Contrary to popular belief, being organized does not mean you have to be neat.
Shocker? I know. A while back, I read a book entitled “Sorted! The ultimate guide to organizing your life – once and for all” by professional organizer Lissanne Oliver. It’s full of how-to information, with tips on how to start, complete, and maintain the process of organizing all the physical stuff in our lives. Even as a natural-born organizer, this book challenged me to rethink how I view organization. In the introduction, the author asked "What does it mean to be organized?" and then "How do you define neat?" Her answers? Neat is the visual appearance of order, whereas organization is how efficient the order actually is. Simple, yet brilliant.
While reading through the book, I re-evaluated my spaces first and foremost with an eye on efficiency. When looking at a system or space, my list of questions followed in this logic:
1) EFFICIENCY: How easy is it to get to what I need? Can I/we maintain this system with minimal/comfortable effort?
2) QUALITY: Will the setup withstand its designated use? Is it worth investing into higher quality materials?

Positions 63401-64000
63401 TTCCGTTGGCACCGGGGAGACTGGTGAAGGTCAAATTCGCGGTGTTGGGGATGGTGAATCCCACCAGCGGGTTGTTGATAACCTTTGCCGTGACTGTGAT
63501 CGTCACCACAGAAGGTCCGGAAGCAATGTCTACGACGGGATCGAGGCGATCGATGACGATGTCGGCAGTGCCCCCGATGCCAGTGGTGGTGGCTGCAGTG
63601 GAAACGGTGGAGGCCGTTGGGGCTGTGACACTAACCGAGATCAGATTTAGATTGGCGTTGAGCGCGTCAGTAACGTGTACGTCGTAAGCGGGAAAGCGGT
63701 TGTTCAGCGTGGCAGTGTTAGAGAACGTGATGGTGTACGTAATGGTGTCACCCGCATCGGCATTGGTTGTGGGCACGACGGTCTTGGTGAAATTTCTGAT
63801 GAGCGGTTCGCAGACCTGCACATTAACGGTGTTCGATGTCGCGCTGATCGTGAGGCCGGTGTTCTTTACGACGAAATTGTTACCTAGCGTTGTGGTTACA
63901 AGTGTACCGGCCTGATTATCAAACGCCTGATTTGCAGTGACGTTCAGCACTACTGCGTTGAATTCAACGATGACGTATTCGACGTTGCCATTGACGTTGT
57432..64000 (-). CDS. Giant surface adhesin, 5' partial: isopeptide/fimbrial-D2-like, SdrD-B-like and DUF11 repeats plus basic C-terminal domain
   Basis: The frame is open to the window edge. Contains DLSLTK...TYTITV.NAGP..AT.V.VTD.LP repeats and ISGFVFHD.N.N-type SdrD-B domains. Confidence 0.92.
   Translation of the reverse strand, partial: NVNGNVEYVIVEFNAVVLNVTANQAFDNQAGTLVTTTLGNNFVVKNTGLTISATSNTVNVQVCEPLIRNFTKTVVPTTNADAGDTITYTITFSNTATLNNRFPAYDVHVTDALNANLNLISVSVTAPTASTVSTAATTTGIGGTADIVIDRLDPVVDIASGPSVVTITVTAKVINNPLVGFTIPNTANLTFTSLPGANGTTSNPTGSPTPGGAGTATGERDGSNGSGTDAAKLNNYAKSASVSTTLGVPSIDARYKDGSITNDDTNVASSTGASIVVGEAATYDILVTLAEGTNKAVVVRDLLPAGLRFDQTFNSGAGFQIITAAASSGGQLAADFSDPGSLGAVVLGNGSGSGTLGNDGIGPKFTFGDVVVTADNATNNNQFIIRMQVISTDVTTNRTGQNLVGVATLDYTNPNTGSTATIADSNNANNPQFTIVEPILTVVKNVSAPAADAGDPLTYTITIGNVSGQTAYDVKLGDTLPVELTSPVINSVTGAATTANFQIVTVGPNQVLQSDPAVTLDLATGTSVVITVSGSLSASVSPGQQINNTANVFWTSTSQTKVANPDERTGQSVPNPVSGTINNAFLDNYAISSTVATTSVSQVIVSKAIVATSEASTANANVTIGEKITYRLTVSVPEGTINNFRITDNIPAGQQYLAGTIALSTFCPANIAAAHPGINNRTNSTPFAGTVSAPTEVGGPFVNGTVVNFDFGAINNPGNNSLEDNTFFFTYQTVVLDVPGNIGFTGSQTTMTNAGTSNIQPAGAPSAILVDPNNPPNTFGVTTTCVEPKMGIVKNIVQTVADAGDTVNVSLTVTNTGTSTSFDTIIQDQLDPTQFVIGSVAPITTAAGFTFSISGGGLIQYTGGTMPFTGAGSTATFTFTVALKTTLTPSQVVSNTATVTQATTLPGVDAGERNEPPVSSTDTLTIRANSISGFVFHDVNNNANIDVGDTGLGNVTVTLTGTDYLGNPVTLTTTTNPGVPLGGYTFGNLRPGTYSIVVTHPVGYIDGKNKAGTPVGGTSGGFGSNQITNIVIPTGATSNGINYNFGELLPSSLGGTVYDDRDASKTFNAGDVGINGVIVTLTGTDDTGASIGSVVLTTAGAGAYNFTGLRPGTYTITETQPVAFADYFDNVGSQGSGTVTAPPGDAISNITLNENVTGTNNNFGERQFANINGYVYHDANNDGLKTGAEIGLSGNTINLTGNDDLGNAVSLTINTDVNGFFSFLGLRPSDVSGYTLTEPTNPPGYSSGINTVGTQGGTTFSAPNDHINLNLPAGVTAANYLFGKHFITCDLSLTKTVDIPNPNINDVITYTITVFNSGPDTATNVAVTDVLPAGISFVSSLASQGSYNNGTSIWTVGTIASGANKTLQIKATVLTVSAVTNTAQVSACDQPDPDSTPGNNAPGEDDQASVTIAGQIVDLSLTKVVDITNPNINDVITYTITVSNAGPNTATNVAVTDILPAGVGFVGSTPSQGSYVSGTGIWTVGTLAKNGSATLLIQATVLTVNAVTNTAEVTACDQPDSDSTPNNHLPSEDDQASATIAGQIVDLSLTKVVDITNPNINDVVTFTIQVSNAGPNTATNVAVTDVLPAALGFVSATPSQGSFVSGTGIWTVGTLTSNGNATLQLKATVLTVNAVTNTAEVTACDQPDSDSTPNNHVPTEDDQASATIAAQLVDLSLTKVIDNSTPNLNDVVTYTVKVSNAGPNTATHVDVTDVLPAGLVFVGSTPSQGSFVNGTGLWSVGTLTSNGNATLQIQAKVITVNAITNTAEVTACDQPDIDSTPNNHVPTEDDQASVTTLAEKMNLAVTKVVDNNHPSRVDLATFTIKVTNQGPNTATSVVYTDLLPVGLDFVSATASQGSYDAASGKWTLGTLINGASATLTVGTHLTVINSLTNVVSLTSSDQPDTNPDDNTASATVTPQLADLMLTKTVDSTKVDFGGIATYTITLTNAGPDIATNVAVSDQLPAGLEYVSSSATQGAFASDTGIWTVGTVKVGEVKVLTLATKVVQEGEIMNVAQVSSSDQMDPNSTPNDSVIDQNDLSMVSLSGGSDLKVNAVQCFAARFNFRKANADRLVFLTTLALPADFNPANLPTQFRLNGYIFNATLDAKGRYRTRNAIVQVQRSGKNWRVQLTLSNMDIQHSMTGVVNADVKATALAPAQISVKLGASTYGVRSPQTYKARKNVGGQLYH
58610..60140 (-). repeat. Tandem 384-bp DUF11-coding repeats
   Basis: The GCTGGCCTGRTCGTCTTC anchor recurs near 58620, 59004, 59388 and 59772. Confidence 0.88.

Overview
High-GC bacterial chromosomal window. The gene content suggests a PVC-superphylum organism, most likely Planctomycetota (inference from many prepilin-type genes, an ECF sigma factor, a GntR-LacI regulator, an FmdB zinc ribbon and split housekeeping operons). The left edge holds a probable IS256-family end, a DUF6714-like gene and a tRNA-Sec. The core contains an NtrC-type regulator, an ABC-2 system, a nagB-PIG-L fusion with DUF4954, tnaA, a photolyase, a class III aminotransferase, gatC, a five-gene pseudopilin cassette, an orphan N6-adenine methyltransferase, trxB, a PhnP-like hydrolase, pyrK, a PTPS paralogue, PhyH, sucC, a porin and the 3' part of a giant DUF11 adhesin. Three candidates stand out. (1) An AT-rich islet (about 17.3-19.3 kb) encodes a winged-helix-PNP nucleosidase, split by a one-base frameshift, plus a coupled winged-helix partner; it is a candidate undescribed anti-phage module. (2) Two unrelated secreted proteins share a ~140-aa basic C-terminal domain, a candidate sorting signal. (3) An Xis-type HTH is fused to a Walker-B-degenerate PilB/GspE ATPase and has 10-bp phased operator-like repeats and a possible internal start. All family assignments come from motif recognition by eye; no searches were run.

After the first two questions have been addressed could I tackle the final category:
3) NEATNESS and AESTHETICS: Is it neat? Is it pretty enough or fit into the décor? (Granted, a little bit of aesthetics can come in with the 'quality' question.)
The best part? YOU get to define "easy," "effort," and "enough" for whatever it is you are organizing. Take the time to find efficiency first, and, if you choose, follow up with neatness. Once things work more smoothly for you, the easier it will be to maintain and by extension, stay neat, if that’s your goal.
Hopefully, this concept gives you permission to be more organized without the pressure of being neat. In the future, I want to share with you how I used this approach in some disorganized areas of my home - so stay tuned!
Do you have any tips on how you found more efficiency in your life?